My first job shadow took place on October 7th, 2010 at Oakwood Elementary, which is a part of the Wayzata Public School district 284. I job shadowed Deborah West. Deb decided that she wanted to come into this career partially due to her sister’s deaf and blind disability. She has always had a need for caring for people who suffer with disabilities and disorders. She recently graduated with her Master’s in Master of Science- Special Ed over at St. Cloud University State. She has been a Step teacher at Oakwood Elementary for 15 years and deicide to switch careers path not entirely different but going into a bigger position as an ASD (Autism Spectrum Disorder)/DCD (Developmental Cognitive Delays)/TBI Resource Specialist. Deb works with the four schools in our Wayzata Public School district. She works with The Step Program over at Oakwood Elementary, The Track Program that we have here at Wayzata High School and 2 different programs over at East and West middle school. As a resource specialist, she has a lot of responsibilities such as going to each school and mentoring the Special Ed. Teachers, involving herself as much by conducting meetings with paraprofessionals and teachers. The meetings usually are about how they can improve student’s learning by creating new learning strategies for the disability and disorder students. They also discuss student’s positive and negative behavior and how to deal with negative behavior that the child brings upon the staffs. Deb, teachers, and paraprofessionals come up with new solutions and act upon the student’s negativity to see if there are any changes in result.
When I met with Deb, she was conducting a meeting with 3 other paraprofessionals and a special education teacher. I was able to experience how she conducts her meetings and what they discuss upon. After the meeting, she showed me their Step Program which includes 3 different class rooms but I only got the chance to see 2 class rooms. It wasn’t long until the students arrived to school and got settled into the room. Deb spent some time explaining a lot about the Step Program and what learning strategy they are currently using. They use a strategy called “Structure Teaching”, which involves a daily routine schedule. Each student has their name listed on the wall and are assigned to different activities throughout the day (usually during independent time). For example, one student could be in a learning activity and one student could be having “choice time” (free/play time). It all depends on how the schedules are set. In classroom A, once each activity is completed, the students are to report back to the schedule board and place the completed activity card into their “All done” pocket. In classroom B, it’s a little different because instead of dropping their card into the pocket, they take it with them to their assigned station and place it there. This process is a great way for the students to learn new activities and it helps them by not having the habit of repeating the same activity done each day. There is a time where all students come together and have “Circle time”. This is when teachers and paraprofessionals discuss with students about what month it is, what day it is, what year it is, and what the current weather is. This is also a part of the new “Structure teaching”. They also sing a lot during the “Circle time” to get the students more interactive and it is also a great learning process. During the job shadow I got the chance to experience how the “Structure teaching” system worked and what Deb does as a Resource Specialist. Since Deb wasn’t there with me the whole entire time due to the fact that she had another class to check up on, it was still a great experience because I got the chance to evaluate each classroom on my own and speak to paraprofessionals and a special education teacher (Ms. Karla) who gave me a lot of information and advice for pursuing in this career field.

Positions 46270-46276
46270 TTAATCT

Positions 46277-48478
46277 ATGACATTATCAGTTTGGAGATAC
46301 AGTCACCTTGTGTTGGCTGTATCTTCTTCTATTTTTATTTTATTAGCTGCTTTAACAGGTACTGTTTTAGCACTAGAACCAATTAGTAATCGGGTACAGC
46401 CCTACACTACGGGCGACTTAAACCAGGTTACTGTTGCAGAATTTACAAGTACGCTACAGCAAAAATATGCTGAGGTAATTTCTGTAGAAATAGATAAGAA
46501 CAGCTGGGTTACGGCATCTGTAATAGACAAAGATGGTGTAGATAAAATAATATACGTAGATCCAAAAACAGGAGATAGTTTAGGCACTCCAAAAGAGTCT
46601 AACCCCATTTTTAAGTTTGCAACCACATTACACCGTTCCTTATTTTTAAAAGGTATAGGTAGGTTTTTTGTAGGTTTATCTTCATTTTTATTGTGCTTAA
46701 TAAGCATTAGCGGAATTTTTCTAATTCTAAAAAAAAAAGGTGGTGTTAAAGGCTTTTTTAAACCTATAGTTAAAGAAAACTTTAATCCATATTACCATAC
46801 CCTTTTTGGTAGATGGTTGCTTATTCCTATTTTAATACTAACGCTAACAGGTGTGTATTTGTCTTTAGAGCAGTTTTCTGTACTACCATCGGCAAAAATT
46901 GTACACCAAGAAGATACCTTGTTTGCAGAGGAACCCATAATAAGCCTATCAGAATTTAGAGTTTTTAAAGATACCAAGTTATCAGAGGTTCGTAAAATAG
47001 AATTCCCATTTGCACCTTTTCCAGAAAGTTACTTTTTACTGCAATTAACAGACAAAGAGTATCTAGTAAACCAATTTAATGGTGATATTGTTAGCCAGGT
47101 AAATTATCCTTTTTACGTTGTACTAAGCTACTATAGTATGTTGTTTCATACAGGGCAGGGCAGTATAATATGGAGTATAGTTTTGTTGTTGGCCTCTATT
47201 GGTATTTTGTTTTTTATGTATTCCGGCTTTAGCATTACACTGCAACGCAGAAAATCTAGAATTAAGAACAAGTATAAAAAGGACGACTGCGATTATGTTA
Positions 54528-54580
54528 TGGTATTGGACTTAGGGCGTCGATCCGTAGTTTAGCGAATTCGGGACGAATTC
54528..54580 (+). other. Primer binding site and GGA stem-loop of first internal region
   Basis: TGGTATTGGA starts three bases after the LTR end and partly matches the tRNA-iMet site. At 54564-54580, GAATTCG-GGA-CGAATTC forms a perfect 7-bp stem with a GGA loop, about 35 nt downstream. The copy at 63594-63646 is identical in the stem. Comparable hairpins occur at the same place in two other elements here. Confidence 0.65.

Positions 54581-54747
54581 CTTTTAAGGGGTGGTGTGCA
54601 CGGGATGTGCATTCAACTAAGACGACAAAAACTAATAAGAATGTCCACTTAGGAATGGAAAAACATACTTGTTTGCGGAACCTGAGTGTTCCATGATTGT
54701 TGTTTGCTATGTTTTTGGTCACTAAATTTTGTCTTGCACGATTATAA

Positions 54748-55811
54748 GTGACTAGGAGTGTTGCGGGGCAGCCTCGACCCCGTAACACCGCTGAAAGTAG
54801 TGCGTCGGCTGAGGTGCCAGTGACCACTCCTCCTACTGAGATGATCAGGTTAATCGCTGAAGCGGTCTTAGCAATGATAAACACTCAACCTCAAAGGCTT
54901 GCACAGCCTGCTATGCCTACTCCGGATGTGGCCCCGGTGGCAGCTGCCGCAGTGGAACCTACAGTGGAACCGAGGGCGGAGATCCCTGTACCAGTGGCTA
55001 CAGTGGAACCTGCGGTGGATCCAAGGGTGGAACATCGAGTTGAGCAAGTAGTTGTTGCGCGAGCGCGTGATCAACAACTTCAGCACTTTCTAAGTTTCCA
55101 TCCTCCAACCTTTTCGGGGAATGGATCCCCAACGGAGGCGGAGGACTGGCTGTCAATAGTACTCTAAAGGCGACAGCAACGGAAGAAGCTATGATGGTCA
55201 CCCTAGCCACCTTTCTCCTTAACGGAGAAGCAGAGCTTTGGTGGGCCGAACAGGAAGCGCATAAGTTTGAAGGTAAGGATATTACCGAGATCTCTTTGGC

If I could improve the job shadow, I would’ve liked more one on one time with Deb because I find her occupation very interesting. I would’ve like more time to ask her more questions about her job duties and responsibilities but I couldn’t due to the fact that we ran short on time. What I liked most about my job shadow was having the chance of getting into the Step Program and experiencing how special education teachers, paraprofessionals, and Deb, herself work as a whole with students who have disabilities. The only thing I didn’t like about the job shadow was the fact that I didn’t get to finish the whole school day. It would’ve been really nice to job shadow longer so I can get a feel of how a full school day is ran.
I think that this could be a potential career for me. It will definitely take a lot of hard work for getting that bachelor’s degree and working and training with kids beforehand. I would also need to strengthen my communication and problem solving skills during college or training because this career is all about communication, reasoning, and problem solving. You’re just not working with students, you’re working with students who have a disability or disorder and it’s very important that you know what you‘re doing to care for them. Hopefully one day, I will see myself in Deb’s position or if not, possibly a special education teacher!